Pseudictops: what little we know is unique

There are not many mammals with crenulated/serrated teeth.
Pseudictops lophiodon (Matthews, Granger and Simpson 1929, Sulimski 1968, Late Paleocene, 57 mya; Fig. 1; AMNH 21727) is one such mammal. From the start Pseudictops was compared to anagalids like Leptictis (Fig. 2), a basal elephant shrew and ancestor to tenrecs, pakicetids and odontocete whales.

Figure 1. Pseudictops lophiodon compared to the slightly larger Siamotherium.

Figure 1. Pseudictops lophiodon compared to the slightly larger Siamotherium. The mandible is extremely robust and appears to nearly lack a coronoid process, distinct from most mammals.Note the crenulations and and/or robust serrations on the anterior teeth.

Figure 1a. Pseudictops anterior teeth.

Figure 1a. Pseudictops anterior teeth.

The dentary incisors
are deeply rooted in a deep dentary. Not sure why the two dentaries (Fig. 1) have distinct shapes. Perhaps they are not actually related to one another or perhaps some parts are missing from the smaller one and plasterered over.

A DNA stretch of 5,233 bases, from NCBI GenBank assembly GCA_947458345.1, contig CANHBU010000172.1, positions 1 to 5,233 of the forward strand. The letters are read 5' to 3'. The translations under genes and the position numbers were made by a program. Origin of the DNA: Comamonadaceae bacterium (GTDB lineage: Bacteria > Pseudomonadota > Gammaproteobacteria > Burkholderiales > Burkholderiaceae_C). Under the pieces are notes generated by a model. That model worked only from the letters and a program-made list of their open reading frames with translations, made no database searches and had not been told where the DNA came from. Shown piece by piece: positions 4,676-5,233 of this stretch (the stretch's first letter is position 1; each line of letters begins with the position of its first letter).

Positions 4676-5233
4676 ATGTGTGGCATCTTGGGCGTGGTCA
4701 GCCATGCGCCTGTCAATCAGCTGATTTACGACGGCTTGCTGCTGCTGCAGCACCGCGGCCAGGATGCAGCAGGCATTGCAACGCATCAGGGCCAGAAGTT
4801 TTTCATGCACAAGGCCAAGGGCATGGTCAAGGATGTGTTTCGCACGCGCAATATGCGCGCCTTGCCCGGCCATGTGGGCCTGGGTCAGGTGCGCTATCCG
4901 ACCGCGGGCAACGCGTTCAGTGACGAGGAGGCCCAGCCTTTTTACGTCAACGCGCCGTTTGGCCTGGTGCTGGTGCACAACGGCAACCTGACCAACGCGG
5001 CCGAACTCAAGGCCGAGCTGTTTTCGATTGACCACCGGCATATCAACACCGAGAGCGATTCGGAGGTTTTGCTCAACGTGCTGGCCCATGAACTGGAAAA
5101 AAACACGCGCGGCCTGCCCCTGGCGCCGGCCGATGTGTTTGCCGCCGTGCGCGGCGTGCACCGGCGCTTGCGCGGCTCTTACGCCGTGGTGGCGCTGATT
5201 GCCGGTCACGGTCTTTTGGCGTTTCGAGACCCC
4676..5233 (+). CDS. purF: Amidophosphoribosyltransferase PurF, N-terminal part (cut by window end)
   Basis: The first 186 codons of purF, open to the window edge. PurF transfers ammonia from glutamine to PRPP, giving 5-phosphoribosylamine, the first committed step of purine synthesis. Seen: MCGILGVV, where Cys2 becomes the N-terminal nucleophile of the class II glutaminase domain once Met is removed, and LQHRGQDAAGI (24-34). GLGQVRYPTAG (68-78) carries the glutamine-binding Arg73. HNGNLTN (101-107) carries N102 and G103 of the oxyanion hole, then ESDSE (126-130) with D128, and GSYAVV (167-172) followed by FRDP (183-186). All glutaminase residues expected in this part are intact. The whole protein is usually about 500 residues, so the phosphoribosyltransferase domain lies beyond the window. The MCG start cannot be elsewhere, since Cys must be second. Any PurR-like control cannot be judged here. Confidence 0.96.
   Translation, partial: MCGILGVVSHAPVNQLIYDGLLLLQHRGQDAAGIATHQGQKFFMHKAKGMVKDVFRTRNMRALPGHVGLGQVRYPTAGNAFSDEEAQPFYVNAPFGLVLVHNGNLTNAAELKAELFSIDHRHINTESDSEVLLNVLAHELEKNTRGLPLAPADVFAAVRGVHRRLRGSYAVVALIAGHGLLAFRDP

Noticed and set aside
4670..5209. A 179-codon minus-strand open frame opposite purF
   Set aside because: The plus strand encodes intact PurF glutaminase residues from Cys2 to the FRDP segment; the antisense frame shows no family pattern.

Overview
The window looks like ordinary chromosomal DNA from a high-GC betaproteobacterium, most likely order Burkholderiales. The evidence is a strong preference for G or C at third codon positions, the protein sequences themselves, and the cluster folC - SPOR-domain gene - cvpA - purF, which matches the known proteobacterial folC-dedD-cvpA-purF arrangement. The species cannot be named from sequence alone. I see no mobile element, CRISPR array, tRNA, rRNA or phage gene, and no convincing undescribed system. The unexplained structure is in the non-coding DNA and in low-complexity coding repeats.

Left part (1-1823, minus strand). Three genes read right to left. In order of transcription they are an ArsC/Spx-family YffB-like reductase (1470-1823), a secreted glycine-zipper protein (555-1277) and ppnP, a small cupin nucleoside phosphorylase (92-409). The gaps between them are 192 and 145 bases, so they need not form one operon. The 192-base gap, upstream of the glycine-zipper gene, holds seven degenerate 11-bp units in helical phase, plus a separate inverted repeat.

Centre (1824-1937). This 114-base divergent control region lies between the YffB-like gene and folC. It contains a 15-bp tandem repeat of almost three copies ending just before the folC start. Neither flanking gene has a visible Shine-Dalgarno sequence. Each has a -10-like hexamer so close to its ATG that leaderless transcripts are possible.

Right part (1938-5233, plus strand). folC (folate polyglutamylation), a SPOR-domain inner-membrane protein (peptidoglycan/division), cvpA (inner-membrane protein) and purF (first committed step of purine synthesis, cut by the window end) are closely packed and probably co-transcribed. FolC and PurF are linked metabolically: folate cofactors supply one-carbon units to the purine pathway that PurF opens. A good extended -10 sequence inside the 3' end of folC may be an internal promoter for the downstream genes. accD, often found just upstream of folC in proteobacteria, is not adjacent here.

Figure 2. Leptictis, an early Oligocene elephant shrew.

Figure 2. Leptictis, an early Oligocene elephant shrew.

Now that you’ve met Pseudictops, a quick look at Ictops
reveals a cranium with a double parasagittal crest, as in sister taxon, Leptictis

Figure 6. Rhynchocyon (above) and Macroscelides (below) compared. Though both are considered elephant shrews, they nest in separate major mammal clades in the LRT.

Figure 3. Rhynchocyon (above) and Macroscelides (below) compared. Though both are considered elephant shrews, they nest in separate major mammal clades in the LRT.


References
Matthew WD, Granger W and Simpson GG 1929. Additiions to the fauna of the Gashato Formatin of Mongolia. American Museum Novitates 376:1–12.
Sulimski A 1968. Paleocene genus Pseudictops Matthew, Granger and Simpson 1929 (Mammalia) and its revision. www.palaeontologia.pan.pl/Archive/1968-19–1011-129–10-14.pdf

 

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